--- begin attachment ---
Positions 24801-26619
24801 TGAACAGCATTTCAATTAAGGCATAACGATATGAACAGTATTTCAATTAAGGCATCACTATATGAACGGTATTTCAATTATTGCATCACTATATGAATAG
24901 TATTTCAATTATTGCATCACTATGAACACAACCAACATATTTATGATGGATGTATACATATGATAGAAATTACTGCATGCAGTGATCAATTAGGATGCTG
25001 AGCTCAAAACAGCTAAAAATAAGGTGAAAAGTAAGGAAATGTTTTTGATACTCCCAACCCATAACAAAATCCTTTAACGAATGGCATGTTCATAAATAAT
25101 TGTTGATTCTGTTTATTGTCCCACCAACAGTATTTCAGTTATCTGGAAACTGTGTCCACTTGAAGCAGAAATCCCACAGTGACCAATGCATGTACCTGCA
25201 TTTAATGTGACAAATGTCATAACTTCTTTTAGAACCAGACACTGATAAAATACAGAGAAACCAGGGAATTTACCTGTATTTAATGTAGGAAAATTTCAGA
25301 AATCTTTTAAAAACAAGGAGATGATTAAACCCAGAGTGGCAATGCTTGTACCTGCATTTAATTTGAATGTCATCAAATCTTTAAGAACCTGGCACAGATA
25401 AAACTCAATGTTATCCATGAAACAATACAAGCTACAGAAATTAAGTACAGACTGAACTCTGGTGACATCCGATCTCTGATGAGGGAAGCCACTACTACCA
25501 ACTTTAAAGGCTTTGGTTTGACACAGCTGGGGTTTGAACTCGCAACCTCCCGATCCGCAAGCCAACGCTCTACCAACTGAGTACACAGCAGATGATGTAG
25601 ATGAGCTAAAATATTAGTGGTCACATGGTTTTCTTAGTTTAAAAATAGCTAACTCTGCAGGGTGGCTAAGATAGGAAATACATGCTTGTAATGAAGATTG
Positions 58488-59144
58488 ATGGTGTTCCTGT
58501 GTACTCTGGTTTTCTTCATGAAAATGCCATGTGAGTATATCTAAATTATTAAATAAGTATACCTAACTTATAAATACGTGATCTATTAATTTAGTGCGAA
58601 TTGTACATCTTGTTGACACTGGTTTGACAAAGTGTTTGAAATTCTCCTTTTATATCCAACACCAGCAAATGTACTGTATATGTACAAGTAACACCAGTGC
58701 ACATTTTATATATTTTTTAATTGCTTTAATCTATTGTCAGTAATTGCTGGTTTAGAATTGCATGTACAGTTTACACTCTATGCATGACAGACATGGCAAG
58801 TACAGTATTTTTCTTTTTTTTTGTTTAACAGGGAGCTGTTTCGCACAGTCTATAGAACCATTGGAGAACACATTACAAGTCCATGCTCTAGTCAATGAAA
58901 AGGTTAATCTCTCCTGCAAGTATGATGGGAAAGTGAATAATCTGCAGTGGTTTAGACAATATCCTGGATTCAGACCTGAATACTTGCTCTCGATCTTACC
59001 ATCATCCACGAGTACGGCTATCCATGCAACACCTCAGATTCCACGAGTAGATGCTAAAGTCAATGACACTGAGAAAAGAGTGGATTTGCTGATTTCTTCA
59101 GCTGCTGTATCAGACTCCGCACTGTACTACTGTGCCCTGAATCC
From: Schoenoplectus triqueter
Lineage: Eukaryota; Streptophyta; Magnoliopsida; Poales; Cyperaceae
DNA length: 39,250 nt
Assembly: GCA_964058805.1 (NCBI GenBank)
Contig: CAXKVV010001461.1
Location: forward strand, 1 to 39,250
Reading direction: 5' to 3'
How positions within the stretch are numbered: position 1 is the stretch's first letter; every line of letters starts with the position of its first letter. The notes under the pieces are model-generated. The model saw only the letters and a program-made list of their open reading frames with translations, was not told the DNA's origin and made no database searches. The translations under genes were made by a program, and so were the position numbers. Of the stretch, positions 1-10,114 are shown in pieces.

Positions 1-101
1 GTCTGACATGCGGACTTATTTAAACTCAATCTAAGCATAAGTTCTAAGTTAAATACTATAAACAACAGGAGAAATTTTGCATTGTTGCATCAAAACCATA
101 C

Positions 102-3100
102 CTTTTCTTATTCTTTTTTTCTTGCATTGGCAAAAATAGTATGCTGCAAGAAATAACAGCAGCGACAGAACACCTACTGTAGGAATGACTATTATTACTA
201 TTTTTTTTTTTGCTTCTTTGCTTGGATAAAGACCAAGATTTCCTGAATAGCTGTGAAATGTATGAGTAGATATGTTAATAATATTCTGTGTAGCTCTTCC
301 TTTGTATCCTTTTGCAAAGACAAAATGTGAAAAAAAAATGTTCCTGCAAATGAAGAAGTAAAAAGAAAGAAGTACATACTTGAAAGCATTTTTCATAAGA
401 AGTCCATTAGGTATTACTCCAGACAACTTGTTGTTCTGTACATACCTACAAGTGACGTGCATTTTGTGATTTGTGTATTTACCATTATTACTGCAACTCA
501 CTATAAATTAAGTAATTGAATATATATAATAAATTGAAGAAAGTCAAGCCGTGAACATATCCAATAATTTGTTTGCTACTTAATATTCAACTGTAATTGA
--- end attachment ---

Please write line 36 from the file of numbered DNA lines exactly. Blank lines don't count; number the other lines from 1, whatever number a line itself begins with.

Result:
501 CTATAAATTAAGTAATTGAATATATATAATAAATTGAAGAAAGTCAAGCCGTGAACATATCCAATAATTTGTTTGCTACTTAATATTCAACTGTAATTGA